Now if we ignore the term “bourgeois” because it is out of fashion, there is certainly some truth to this observation in Northern California’s Silicon Valley and other hi-tech havens throughout America currently experiencing the problems of demand side labor economics! But what about groups like New York’s many South Asian predominantly Pakistani Taxi Drivers who also get a lot of attention in this book?
In a pensive mood Vijay Prashad writes, “In the United States the bulk of the desi community seems to have moved away from active political struggles towards an accommodation with this racist polity. The bargain revolves around the sale of desi political soul in exchange for the license to accumulate economic wealth through hard work and guile”. A bit too harsh perhaps but the following observation by the author sure rang some unpleasant yet familiar bells in my head: “In the United States the desi sunders the world into two: the outside world, the world of work-place, is a world of capital that must be exploited as much as possible, and the inside world, the world of the home, is a world of culture that must be protected and cherished.” Does this sound familiar to some readers and are we really being honest if we deny it? This may be more of the immigrant’s experience and not that of American born and raised South Asians.
There is just too much information in “The Karma of Brown Folk” to cover in this short review. One can only hope to project the flavor of this work to the readers here. As the purpose of the book is not entertainment, the seriousness that Prashad brings to the South Asian American identity in the making, is sometimes difficult to fathom. But the best part is that the author does not tell us to quit while we are ahead and doing well within the American experience. He is asking us to be more aware and not take things for granted.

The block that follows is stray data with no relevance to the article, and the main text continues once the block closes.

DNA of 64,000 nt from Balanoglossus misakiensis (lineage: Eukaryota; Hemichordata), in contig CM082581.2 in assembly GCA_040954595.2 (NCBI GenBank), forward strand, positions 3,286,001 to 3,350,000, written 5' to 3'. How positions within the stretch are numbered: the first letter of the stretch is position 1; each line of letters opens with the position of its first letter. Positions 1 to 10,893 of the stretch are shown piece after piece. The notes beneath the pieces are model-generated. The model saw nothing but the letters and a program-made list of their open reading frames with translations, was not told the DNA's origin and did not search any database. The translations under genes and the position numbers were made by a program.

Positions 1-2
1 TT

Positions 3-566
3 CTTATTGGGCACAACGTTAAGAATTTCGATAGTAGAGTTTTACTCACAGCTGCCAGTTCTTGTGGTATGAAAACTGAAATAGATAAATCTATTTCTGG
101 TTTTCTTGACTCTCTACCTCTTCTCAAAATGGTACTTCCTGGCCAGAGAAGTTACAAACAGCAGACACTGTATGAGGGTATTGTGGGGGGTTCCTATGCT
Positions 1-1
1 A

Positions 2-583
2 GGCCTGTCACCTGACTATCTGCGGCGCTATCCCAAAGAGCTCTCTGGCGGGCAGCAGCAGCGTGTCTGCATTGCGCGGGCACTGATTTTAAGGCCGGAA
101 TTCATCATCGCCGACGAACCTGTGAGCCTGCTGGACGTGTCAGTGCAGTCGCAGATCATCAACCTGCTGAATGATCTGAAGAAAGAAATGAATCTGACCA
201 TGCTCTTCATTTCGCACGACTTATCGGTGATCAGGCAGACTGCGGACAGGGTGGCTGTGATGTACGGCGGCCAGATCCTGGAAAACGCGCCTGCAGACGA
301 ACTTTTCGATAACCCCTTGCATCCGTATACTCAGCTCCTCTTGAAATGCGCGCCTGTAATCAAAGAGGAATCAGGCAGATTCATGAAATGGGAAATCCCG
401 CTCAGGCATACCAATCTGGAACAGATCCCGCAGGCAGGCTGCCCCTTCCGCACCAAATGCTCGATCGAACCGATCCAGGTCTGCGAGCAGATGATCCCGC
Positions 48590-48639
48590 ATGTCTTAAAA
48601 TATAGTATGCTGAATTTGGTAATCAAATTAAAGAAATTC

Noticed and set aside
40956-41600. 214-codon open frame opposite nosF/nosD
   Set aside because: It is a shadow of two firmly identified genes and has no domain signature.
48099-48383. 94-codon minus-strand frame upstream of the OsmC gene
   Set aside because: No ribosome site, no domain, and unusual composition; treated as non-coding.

We ourselves cannot deny the frequent racism that we experience as desis in America. “You Hindu bitches, why did you have to move in here?” (heard by a desi woman in Queens New York) is a part of reality that South Asians of any faith may have to face. And let us be honest that we have yet to formulate a collective response to such hate. We need to be closer to the black experience in this country today to understand what we may be up against whether we like it or not. Vijay Prashad’s “The Karma of Brown Folk” although overly sympathetic to the Left, helps us get a good start out of our societal cocoons.
Ras H. Siddiqui is a Pakistani-American writer and journalist based in Sacramento.
is a very detailed historical account of the advent of South Asians onto the shores of North America, their experiences and their impact on the U.S. “salad bowl” or “melting pot.” This detailed history was one reason why I found reading this book to be a rewarding experience. The other being what we desis choose to ignore everyday, how we as a group are perceived by white society while embarking on our own unique, sometimes difficult, American journey in the process.